Gordon Beckham (2B, CHW) just made our filter, with most of his value derived from his HR total.  But even though Beckham was able to nudge his ct% back to his pre-2010 83%, he's showing little else. A third consecutive sub-90 PX points suggests that he's still making weak contact, supported by the fact that HR-happy U.S. Cellular Field hosted 12 of his 16 HR. Three straight seasons of sub.250 xBA also say that little has changed; he's a marginal performer at best.

Now coming off his first MLB season at age 24, Steve Lombardozzi (2B/OF, WAS) has some time to parlay that 87% ct% and 114 Spd into a few decent seasons. A .273 BA that exceeded his xBA by 20 points speaks to his wheels.  But in spite of a career 70%+ SB% in the minors, Lombardozzi has only hinted at a potential running game—and he has next-to-zero patience or power. And as a part-timer, his upside looks limited at this point in time.

In less than 200 AB, Jordany Valdespin (2B/OF, NYM) earned $6 on his physical tools alone as attested to by 8 HR and 10 SB. Unfortunately the rest of Valdespin's game—including a 5% bb%, 77% ct% and erratic defense—leaves plenty of questions.  He's still developing at age 24, but the fact that NYM gave Valdespin only six starts after September 1 speaks volumes as to their immediate thoughts. 

Sometime between now and the spring of 2014, Kolten Wong (2B, STL) is going to get a shot at taking over the STL 2B job.  The player kluge currently sucking up these AB suggests that this will happen sooner than later.  And while Wong doesn't do any one thing exceptionally well, the broad skill-base he displayed in college and at AA Springfield in 2012—including 21 SB, .287 BA and solid defense—suggests that he could hold the job for a while.  Investment-worthy if you need 2B help and have an open reserve spot, particularly on a counting stat friendly team like the Cards.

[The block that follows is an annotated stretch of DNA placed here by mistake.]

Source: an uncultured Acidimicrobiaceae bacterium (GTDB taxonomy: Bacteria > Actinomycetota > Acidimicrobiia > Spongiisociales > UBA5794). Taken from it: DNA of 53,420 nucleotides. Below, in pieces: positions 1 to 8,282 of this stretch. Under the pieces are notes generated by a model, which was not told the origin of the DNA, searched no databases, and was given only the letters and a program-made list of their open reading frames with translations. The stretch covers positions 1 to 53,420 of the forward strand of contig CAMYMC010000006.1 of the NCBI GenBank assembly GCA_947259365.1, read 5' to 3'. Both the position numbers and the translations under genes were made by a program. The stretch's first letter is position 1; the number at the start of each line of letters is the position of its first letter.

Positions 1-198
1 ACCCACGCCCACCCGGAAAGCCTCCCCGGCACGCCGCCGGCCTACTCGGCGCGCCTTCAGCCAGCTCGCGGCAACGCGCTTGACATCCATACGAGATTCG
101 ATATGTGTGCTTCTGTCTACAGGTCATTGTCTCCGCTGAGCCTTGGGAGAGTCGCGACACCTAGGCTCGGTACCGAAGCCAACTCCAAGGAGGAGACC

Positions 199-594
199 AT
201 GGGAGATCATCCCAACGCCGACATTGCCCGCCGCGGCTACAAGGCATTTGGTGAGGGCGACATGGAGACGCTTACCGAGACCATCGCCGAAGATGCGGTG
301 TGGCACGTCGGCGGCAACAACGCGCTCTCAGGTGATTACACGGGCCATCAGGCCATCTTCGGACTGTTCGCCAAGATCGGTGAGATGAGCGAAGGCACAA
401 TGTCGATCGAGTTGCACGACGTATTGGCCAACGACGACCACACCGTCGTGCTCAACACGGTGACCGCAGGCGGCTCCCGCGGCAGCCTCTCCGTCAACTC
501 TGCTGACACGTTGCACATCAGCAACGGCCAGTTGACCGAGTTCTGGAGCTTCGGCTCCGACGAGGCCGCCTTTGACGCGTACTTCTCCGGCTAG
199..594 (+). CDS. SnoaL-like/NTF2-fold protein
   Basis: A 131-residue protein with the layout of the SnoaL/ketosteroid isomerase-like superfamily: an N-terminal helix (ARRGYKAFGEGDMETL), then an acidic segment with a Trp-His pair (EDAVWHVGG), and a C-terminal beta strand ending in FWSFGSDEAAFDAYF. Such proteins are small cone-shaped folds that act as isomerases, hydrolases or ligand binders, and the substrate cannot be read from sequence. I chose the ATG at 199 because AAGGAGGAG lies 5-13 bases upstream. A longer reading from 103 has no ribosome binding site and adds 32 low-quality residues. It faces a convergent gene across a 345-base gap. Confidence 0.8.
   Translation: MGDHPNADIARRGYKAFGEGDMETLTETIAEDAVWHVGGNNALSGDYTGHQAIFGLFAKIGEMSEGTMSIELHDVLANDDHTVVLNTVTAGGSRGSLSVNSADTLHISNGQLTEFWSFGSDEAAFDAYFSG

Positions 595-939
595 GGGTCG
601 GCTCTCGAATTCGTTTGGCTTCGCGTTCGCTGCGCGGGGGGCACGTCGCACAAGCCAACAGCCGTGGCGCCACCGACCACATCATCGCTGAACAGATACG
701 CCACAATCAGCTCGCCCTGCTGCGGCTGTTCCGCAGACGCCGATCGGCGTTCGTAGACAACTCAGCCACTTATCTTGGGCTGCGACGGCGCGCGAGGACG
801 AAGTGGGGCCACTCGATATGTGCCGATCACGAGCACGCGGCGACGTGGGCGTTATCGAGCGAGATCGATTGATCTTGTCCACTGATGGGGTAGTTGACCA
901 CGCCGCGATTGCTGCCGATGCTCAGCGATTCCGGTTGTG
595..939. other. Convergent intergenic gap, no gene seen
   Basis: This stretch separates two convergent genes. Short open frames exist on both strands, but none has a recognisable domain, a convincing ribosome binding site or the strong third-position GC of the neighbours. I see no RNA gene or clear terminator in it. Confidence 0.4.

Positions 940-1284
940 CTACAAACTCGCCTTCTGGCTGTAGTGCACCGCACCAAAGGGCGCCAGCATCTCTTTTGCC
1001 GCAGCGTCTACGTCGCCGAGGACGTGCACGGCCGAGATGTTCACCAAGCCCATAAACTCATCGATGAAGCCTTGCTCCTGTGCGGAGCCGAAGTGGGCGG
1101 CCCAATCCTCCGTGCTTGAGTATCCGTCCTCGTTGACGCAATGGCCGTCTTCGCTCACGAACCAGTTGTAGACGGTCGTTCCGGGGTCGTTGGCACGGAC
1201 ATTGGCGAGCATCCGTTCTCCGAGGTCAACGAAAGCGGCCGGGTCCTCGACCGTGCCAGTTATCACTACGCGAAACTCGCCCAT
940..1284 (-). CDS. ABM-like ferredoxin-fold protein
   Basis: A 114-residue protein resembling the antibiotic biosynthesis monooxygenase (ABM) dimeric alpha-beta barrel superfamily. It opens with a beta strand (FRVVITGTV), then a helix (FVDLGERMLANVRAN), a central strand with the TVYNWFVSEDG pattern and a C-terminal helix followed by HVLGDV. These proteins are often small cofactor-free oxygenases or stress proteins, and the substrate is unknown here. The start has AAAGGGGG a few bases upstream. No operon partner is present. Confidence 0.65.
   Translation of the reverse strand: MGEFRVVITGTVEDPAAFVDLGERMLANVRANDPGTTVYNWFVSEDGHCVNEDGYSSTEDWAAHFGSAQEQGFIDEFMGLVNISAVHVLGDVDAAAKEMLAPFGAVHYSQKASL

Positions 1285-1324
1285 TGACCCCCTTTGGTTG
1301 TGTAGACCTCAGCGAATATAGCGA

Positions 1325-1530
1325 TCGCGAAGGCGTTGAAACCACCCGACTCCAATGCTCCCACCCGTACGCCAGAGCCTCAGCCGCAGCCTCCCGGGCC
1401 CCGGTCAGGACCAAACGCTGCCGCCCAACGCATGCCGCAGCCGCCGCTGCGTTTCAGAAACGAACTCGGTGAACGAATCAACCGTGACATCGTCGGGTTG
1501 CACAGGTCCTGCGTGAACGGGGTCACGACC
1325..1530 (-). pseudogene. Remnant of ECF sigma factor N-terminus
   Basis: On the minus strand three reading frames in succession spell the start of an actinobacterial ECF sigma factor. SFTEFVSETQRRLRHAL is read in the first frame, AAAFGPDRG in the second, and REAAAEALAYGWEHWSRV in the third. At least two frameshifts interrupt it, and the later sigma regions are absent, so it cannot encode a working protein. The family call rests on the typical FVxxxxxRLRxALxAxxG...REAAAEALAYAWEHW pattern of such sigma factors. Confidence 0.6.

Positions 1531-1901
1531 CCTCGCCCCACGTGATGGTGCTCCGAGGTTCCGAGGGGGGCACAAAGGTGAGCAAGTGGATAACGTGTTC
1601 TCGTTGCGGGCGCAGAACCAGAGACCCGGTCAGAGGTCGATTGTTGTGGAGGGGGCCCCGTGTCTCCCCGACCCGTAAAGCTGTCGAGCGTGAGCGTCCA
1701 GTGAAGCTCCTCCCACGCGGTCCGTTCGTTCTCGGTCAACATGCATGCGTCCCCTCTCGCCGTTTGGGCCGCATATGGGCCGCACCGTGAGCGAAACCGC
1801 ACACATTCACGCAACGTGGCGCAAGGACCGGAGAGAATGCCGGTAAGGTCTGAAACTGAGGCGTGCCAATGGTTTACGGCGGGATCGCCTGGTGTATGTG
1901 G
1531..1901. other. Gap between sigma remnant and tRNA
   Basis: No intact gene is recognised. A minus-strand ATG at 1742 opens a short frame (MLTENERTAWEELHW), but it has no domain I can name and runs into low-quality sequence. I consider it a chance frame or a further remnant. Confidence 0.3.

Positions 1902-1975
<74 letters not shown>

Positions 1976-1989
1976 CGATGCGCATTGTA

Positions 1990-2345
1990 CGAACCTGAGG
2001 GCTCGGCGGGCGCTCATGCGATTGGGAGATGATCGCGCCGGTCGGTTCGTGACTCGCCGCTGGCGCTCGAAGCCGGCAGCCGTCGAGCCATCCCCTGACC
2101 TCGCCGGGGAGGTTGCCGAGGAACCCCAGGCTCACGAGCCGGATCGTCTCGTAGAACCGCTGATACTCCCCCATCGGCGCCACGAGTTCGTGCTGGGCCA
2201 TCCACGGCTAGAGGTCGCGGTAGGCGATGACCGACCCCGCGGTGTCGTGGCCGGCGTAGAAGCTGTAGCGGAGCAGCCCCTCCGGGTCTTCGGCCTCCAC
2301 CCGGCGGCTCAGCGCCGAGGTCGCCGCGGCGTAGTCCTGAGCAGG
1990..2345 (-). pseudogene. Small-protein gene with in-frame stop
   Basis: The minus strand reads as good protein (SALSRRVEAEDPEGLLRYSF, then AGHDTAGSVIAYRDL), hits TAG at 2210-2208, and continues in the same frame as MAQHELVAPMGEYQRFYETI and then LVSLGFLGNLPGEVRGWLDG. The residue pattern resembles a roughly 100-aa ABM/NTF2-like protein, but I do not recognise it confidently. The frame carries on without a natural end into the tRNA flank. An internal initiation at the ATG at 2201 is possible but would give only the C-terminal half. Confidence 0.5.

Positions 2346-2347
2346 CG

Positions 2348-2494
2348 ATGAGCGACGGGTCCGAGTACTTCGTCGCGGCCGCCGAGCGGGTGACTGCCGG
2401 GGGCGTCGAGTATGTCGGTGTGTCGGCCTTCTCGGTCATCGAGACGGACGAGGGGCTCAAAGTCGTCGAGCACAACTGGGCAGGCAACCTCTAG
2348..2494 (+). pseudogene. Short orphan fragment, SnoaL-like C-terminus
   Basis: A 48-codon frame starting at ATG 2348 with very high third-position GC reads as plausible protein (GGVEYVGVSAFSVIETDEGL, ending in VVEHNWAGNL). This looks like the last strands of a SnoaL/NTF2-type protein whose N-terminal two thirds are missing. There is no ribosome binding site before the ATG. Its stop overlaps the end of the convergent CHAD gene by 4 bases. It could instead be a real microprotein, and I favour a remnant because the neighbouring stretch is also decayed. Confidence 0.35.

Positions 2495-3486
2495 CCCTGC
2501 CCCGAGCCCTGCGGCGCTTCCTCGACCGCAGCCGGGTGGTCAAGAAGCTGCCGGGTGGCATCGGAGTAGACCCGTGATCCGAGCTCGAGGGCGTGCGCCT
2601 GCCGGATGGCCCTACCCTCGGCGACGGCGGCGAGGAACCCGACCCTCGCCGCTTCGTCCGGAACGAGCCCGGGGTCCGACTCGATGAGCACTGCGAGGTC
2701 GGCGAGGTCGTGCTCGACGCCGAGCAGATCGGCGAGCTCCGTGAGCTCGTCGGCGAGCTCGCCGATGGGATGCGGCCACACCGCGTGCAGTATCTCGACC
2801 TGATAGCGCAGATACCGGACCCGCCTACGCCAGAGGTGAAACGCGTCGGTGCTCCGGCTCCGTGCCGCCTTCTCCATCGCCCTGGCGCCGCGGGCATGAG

Scouts insist that Orioles' 2B of the near-future is Jonathan Schoop (2B, BAL) regardless of his .245/.324/.386 line at AA-Bowie. Be aware that Schoop did this at age 20. Twelve HR over his final three months hint that his power is coming; a .446 OBP (63 AB) in the Arizona Fall League suggests that he's figuring things out.

Missed our cut, but worth mentioning:

Darwin Barney (2B, CHC):   Almost earned $10 in 2012, but it was fueled by counting stats from career-highs 548 AB and 7 HR—all at Wrigley. Even with above-average Spd, he only swiped 6 bags, and now at age 27, we don't see growth ahead.  Offers only empty contact; this is his upside.

Donovan Solano (2B, MIA): So after almost beating our $ filter in his MLB debut with 10 SB and a .295 BA in less than 300 AB, why is he not above the fold?  Because there's no hint of these numbers or plus skills anywhere in his minor league history. Has opportunity now, but don't pay for 2012.

Jemile Weeks (2B, OAK):  That 51 PX and just 2 HR in 444 AB speak to a soft 84% ct%. And he doesn't look close to establishing a running game commensurate with his above-average speed. An overmatched bat and mediocre glove has him fast-tracked toward part-time play, unless things turn on a dime.

Johnny Giavotella (2B, KC):  Killed via BA and OBP in the minors—and 2B is up for grabs in KC. But he hasn't kept MLB ct% and bb% above water in almost 400 MLB AB, exposing zero power and no running game. Another 2B whose lousy defense leaves wondering if he'll get many chances to establish his bat.


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  For more information about the terms used in this article, see our Glossary Primer.